Jaume Padilla, University of Missouri – Fidgeting

Jaume Padilla, PhD is a researcher in the Department of Nutrition and Exercise Physiology photographed in Gwynn Hall.

Jaume Padilla, PhD is a researcher in the Department of Nutrition and Exercise Physiology photographed in Gwynn Hall.

Do you fidget while you sit?

Jaume Padilla, assistant professor of nutrition at the University of Missouri, discusses whether this sometimes annoying activity can actually keep you healthier.

Jaume Padilla, Ph.D., serves as an assistant professor of nutrition and exercise physiology at the University of Missouri. Padilla’s research focuses primarily on understanding the physiological and molecular mechanisms by which physical inactivity and obesity-associated insulin resistance lead to impaired vascular function. Padilla earned a bachelor of arts in exercise sciences from the University of Lleida in Spain; a master of science in adapted physical activity from the University of Leuven in Belgium; and a doctorate in clinical exercise physiology from Indiana University. Padilla also completed a postdoctoral fellowship in vascular biology from the University of Missouri.

As lead author of the study, “Prolonged Sitting-induced Leg Endothelial Dysfunction is Prevented by Fidgeting,” his work recently was published in the American Journal of Physiology Heart and Circulatory Physiology.



We know that sitting for an extended period of time — such as at a computer or during a long airline flight — reduces blood flow to the legs, which may contribute to the development of cardiovascular disease. We all know someone who is a constant fidgeter, tapping his or her feet repeatedly throughout the day. My colleagues and I wanted to know if this constant fidgeting could prevent a decline in leg vascular function caused by prolonged sitting.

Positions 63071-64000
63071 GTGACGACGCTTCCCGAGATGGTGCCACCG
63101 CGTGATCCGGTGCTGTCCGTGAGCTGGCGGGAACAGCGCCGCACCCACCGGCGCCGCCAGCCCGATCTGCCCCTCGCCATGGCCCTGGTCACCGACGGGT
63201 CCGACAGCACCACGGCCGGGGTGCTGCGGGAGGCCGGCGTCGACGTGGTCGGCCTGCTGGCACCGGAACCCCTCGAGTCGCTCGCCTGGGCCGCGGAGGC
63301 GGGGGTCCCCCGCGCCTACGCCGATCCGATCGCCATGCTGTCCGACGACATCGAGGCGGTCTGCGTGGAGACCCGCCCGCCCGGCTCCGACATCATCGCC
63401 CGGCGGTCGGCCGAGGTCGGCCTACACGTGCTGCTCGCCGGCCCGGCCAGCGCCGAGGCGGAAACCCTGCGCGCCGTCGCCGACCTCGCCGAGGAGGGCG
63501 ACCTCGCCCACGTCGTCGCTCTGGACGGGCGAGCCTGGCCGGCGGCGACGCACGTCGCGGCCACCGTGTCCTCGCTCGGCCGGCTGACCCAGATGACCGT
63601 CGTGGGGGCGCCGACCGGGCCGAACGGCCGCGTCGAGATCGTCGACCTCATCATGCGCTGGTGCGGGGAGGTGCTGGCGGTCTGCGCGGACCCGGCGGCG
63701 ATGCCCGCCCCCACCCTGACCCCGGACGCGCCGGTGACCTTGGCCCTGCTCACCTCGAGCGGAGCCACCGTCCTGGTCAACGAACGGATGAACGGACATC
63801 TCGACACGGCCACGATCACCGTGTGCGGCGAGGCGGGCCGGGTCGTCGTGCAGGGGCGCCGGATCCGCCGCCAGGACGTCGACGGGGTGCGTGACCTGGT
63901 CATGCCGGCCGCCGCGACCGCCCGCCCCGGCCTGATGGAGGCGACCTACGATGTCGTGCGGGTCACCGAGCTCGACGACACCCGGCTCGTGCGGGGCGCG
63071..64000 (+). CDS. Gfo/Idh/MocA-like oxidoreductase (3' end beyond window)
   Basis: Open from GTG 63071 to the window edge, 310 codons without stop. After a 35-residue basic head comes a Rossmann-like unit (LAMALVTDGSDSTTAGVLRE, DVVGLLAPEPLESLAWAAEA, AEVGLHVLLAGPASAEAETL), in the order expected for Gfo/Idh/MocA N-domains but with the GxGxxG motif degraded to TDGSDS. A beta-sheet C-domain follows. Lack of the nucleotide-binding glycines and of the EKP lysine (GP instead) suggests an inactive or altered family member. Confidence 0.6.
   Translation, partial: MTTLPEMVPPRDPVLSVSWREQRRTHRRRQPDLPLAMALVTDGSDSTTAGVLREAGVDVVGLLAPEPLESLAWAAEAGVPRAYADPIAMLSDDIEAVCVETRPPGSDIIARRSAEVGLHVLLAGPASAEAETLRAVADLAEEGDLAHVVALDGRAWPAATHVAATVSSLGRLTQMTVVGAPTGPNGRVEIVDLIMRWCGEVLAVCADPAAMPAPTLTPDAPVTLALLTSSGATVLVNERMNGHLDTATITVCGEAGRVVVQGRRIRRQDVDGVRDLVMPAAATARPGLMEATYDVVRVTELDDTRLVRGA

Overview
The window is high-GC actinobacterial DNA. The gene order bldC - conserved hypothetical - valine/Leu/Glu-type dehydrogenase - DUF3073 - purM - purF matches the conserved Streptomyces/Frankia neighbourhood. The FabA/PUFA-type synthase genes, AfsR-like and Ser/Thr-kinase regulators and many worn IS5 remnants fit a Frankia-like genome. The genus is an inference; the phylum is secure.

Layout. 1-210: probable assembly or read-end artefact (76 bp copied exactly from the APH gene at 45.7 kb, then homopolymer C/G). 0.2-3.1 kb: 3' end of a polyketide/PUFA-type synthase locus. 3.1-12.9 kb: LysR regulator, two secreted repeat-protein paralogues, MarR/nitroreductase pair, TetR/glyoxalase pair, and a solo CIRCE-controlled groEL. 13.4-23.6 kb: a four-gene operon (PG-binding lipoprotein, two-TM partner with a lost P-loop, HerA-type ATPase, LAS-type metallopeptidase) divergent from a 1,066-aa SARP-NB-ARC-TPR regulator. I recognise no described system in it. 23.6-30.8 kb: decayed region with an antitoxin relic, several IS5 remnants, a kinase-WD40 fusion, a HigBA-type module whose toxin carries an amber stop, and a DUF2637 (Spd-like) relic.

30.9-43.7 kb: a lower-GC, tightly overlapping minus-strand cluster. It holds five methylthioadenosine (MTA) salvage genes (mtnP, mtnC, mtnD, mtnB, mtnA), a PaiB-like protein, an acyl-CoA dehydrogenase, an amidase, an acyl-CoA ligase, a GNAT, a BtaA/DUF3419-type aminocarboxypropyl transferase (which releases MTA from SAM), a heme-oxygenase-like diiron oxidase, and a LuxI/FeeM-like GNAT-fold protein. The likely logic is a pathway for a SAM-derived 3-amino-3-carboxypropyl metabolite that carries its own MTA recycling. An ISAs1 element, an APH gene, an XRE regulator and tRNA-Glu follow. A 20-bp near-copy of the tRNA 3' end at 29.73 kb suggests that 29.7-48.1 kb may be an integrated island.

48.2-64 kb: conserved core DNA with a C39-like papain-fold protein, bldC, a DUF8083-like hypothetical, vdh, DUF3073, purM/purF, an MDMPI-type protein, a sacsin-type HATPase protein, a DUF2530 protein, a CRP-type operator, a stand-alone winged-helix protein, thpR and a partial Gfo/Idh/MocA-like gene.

While we expected fidgeting to increase blood flow to the lower limbs, we were quite surprised to find this would be sufficient to prevent a decline in arterial function.

For the study, we compared the leg vascular function of 11 healthy young men and women before and after three hours of sitting. While sitting, the participants were asked to fidget one leg intermittently, tapping one foot for one minute and then resting it for four minutes, while the other leg remained still throughout. We found that on average, the participants moved their feet 250 times per minute. The measures of arterial function were performed in the popliteal artery, an artery in the lower leg. This is the first study to show that small amounts of leg movement during sitting can offset detrimental vascular effects of sitting.

While only one leg was exposed to fidgeting during the experiment, in a real-world scenario we recommend tapping both legs to maximize the beneficial effects. However, it’s important to note that fidgeting isn’t a substitute for walking and exercise, which produce greater overall cardiovascular and metabolic benefits.

You should attempt to break up sitting time as much as possible by standing or walking. But if you’re stuck in a situation in which walking just isn’t an option, fidgeting can be a good alternative.

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